Keep Horses, Livestock Away From Creeping Indigo

Keep Horses, Livestock Away From Creeping Indigo

Creeping indogo has pink- to coral-colored flowers.

Photo: Bob Peterson/Wikimedia Commons

Officials in Flagler County, Florida, are warning that an invasive plant called creeping indigo, which is poisonous to horses and other grazing livestock, has been identified in that county.

The plant was introduced into Florida in 1925 as a potential forage species because it is in the same family as alfalfa, clover, and peanuts. Concerns about toxicosis, however, were evident by the 1930s and using it for forage was abandoned.

The plant has since expanded its growing area northward from Key West into central and north Florida. Flagler County has an Invasive exotic control program and officials are working to significantly reduce its presence on public lands.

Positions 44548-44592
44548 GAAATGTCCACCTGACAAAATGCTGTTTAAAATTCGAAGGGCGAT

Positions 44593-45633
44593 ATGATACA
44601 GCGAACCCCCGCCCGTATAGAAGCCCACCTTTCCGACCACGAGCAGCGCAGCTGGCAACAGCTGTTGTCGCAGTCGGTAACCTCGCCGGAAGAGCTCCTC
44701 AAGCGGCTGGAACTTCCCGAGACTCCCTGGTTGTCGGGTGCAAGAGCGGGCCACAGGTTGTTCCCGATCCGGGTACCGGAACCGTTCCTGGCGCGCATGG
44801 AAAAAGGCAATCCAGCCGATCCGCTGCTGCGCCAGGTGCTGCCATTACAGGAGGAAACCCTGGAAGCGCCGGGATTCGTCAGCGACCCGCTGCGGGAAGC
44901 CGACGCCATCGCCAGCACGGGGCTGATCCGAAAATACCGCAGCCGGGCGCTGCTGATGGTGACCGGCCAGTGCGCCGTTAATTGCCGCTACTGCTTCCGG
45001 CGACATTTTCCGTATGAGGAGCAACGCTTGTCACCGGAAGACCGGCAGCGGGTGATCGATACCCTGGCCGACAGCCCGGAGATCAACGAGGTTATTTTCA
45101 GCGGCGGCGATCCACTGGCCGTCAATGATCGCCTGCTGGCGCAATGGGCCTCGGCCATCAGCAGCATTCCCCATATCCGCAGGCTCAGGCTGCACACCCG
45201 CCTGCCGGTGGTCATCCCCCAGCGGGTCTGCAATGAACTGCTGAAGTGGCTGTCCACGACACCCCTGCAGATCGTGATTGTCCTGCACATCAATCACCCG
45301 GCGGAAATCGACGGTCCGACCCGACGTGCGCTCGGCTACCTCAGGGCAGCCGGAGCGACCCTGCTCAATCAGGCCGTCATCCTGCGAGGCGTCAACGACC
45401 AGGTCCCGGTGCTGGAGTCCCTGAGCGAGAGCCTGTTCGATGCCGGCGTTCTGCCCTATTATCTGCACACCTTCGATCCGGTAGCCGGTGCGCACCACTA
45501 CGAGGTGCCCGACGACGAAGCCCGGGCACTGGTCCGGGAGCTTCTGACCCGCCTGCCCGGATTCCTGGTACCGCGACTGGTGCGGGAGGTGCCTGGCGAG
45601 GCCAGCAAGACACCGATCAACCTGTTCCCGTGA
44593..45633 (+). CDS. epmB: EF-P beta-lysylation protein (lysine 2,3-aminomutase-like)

“We are getting better at identifying it,” said Mark Warren, University of Florida Institute of Food and Agricultural Sciences Extension agent in Flagler and Putnam counties. “We want people to know what to look for.”

The plants grow like groundcover and have pink- to coral-colored flowers arranged in clusters with leaves that have six to eight small clover-like leaflets per leaf unit.

“The plant can be showy looking, but detection can be difficult when in areas where it either mixes with other grasses and plants,” Warren said. “Livestock owners should learn to identify and manage pastures to reduce risks associated with creeping indigo.

Clinical signs of toxicosis can include weight and appetite loss, increased heart rate, labored breathing, hypersalivation, foaming from the mouth, dehydration, and neurologic signs (such as changes in personality, depression, low headset, head pressing, compulsive walking, head tilting, hanging lips, abnormal gait, unconsciousness, and convulsions).

Warren is hosting an educational meeting about creeping indigo from 10 a.m. to noon on July 25 at the Extension office, located at 150 Sawgrass Road in Bunnell.

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